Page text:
49. On 30 September 2006 the first applicant was granted victim status in the proceedings in case no.27054 and interviewed. He confirmed his account of the events surrounding his son’s abduction and stated, in addition, that O.V. had told him that rebel fighters had brought Valid Gerasiyev, wounded, to his house in Shaami-Yurt. The latter had a missile wound to the right forearm and was bleeding. O.V. had called the local doctor, D., who had tried to stop the bleeding. At about that time a group of servicemen had emerged and had asked the people hiding in the basement to go outside. When they had seen Valid Gerasiyev, they had taken him away, saying that they would provide him with the necessary medical assistance. The servicemen had left in a KAVZ vehicle.
50. On 30 September 2006 the investigators interviewed the second applicant as a witness. She confirmed the account of the events surrounding the abduction of Valid Gerasiyev given by the first applicant.
51. On 2 October 2006 the investigators interviewed V.Sh., the applicants’ neighbour, as a witness. He stated that he had learnt about the abduction of Valid Gerasiyev from his relatives and relayed the account of the events given by the first and second applicants.
52. Residents of Gekhi S.A., A.M., M.K., S.M., A.Ch., M.I., S.A., R.Kh., Ch.P., M.A., Kh.I., Kh.U., I.M., Sh.U., A.T., Sh.B. and A.A., interviewed between 2 and 26 October 2006, made similar statements to that of V.Sh.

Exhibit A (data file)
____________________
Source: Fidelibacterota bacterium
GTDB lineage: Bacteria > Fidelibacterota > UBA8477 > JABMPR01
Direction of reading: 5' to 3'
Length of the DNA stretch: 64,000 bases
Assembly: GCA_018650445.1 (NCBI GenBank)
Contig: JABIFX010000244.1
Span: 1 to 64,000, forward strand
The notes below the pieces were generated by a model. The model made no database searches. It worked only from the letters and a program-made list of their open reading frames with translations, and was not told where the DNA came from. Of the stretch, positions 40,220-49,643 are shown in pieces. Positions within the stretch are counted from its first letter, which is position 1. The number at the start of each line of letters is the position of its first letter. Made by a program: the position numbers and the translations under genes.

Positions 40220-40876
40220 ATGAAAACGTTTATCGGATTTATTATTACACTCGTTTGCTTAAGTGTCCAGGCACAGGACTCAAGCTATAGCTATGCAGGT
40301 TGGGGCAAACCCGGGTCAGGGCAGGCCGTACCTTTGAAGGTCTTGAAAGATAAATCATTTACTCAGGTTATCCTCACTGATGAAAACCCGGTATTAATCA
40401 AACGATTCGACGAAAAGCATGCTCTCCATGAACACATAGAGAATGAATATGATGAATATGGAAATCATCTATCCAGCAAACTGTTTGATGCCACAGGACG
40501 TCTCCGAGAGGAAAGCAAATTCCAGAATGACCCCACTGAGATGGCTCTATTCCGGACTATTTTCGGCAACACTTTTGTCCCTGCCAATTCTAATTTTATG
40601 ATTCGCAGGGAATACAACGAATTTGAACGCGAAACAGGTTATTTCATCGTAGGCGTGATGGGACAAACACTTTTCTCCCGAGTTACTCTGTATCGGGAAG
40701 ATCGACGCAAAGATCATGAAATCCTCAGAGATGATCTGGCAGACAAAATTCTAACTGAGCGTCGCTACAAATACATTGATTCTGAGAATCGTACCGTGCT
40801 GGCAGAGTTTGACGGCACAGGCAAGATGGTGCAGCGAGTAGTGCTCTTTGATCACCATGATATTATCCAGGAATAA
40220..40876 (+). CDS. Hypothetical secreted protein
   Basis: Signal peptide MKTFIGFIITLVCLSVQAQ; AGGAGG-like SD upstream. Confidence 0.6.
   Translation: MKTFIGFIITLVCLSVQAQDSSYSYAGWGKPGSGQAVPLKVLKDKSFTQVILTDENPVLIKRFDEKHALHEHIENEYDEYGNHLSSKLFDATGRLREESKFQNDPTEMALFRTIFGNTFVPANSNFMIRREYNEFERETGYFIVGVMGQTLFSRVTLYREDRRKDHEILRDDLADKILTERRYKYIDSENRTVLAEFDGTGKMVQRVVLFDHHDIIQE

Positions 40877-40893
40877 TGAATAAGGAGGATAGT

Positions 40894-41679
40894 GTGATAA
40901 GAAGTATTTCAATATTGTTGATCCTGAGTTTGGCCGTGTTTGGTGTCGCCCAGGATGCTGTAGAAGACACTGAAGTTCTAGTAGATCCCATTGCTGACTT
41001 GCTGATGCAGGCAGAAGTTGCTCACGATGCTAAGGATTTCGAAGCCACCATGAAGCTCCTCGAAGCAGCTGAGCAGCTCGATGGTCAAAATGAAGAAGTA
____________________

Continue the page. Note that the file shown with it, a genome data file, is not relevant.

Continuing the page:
53. On 21 October 2006 the investigators interviewed I.G. as a witness. He stated that in February 2000 the federal forces had opened a corridor for rebel fighters, who could leave Grozny through Shaami-Yurt. After the rebel fighters had entered the village, the federal forces had started shelling it. When the rebel fighters had left, the servicemen had started a sweeping operation, checking the houses of the residents and their identity papers. I.G. had heard from an acquaintance that the servicemen had taken away a young wounded man from O.V.’s basement. That man had gone to O.V.’s house to collect firewood and had been wounded while in the forest.
54. On 22 October 2006 the investigators interviewed M.A., a resident of Shaami-Yurt, as a witness. He submitted that in February 2000 a corridor had been opened for the rebel fighters to leave from Grozny through Shaami-Yurt. When the rebel fighters had entered the village, the federal forces started shelling it. M.A. had stayed with his family in the basement of his house. When the rebel fighters had left, the servicemen had started a sweeping operation, looking for rebel fighters who might have stayed. M.A. had learnt from O.V. that the servicemen had taken away a young man from Gekhi, who had come to visit O.V. and ask him for assistance in finding firewood.